M. Hulot's Holiday

By Matt Prigge
Add Comment Add Comment | Comments: 0 | Posted Mar. 3, 2010

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M. Hulot’s Holiday
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Opens Fri., March 5

A silent comedian who emerged in the age of sound, mime-turned-actor-and-director Jacques Tati worked at about the same pace as predecessors Chaplin and Keaton did during the same period: a mere six features from the ’40s through the ’70s. It’s always been in vogue to glom onto just two: Mon Oncle (1958) and Play Time (1967), both featuring dystopian views of technology running roughshod over humanity.
Lacking such luddite-driven tut-tutting, M. Hulot’s Holiday (1953) is usually seen as lightweight—a delightful soufflé without the anger that, with Mon Oncle, scored him an Oscar and, with the pricey Play Time, drove him to bankruptcy. That view is, of course, wonky. There’s no shame (nor lack of artistry) in lightness and besides, the seeds of the artist Tati was to become are everywhere—and, in some ways, superior form.
Set in lovely Northern France during August, when most of the country is on mandatory vacation, Holiday introduced Tati’s iconic Monsieur Hulot, identifiable by pipe, hat, poor posture, aloof clumsiness, silence and, in subsequent films, trench coat—inspiration for both Mr. Bean and Mr. Heavy Foot. Apropos for a vacation film, there is no plot, just episodes, each set to the same narcotic jazz guitar theme. Hulot breaks a kayak. Hulot unstraightens pictures. Hulot tries tennis. Hulot sets off fireworks while everyone sleeps. After a week of havoc-wreaking, his co-vacationers, smiling warmly, say they’ll see him next year.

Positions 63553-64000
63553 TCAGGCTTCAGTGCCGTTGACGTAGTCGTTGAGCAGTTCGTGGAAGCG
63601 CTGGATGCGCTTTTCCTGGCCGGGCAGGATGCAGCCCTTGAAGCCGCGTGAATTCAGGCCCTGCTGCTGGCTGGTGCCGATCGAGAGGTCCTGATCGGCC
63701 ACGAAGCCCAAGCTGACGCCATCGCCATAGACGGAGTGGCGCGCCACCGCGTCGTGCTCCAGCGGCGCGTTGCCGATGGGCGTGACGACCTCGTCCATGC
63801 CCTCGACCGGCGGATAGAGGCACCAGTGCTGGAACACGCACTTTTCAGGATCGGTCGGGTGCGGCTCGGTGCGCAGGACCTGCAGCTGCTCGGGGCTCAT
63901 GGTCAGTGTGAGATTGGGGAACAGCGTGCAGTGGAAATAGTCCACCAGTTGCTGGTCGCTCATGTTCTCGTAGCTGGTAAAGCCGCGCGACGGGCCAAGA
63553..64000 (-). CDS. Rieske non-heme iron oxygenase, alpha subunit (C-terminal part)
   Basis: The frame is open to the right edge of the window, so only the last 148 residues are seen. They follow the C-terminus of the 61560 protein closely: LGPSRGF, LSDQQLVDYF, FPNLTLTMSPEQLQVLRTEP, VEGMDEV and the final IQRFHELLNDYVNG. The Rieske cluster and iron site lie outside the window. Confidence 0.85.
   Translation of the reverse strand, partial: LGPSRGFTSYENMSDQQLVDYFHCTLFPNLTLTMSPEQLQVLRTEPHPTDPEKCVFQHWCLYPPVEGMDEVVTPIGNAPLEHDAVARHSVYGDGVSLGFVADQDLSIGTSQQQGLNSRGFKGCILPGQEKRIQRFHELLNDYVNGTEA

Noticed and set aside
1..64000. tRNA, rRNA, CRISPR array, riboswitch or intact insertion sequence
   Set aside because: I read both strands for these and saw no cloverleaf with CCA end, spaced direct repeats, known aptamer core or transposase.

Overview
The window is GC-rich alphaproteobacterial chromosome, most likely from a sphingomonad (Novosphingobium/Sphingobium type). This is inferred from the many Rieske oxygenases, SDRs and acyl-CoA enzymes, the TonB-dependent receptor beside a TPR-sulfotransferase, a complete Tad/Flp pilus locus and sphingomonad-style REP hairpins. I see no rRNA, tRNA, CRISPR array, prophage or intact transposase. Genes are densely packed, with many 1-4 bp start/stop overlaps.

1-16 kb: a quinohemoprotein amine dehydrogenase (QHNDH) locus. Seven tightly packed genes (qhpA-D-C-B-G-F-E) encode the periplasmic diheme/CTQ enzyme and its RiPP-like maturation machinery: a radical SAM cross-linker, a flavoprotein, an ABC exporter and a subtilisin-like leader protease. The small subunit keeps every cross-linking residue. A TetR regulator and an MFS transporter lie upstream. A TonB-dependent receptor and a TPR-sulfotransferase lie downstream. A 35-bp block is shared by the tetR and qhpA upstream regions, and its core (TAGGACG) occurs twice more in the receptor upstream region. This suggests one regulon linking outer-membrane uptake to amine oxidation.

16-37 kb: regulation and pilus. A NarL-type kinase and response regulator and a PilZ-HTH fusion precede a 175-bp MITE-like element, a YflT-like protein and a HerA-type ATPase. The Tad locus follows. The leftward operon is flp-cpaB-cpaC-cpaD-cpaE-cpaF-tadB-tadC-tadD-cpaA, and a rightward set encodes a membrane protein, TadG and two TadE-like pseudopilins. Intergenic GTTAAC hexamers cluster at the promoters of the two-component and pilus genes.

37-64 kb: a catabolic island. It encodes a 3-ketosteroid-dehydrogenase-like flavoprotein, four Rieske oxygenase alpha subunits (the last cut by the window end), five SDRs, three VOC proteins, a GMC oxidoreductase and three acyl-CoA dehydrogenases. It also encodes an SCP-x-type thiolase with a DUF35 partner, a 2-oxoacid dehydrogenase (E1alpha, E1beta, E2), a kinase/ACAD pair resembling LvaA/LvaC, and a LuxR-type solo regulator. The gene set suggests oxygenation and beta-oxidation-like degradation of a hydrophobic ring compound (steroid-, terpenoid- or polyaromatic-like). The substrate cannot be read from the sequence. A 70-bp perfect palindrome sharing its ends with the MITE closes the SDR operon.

Holiday also introduced Tati’s radical view of filmed comedy: a socialist, interactive cinema where the gags and pratfalls aren’t rammed down your throat but occur naturally for you to discover freely. Yes, there are pratfalls—my personal favorite involves a revolving sprinkler and a watering can—but jokes also come in less-expected places. For instance, sounds. Not the dialogue, which, when not mere white noise, is bland chit-chat, but the troubling clangs of Hulot’s jalopy or the guitarlike strum as the overused dining room door swings open and shut. What’s funny about the horn that gets stuck to Hulot’s car tire isn’t the gag itself but the odd squeak it makes. Essentially a silent film with sound, its most famous scene involves not slapstick but a paint can gracefully moved about by the tide. Like the melancholy that only arises as the vacationers head back to their lives, this breezy travelogue only seems madly innovative come the postcard-mimicking final image—when all you want is more.

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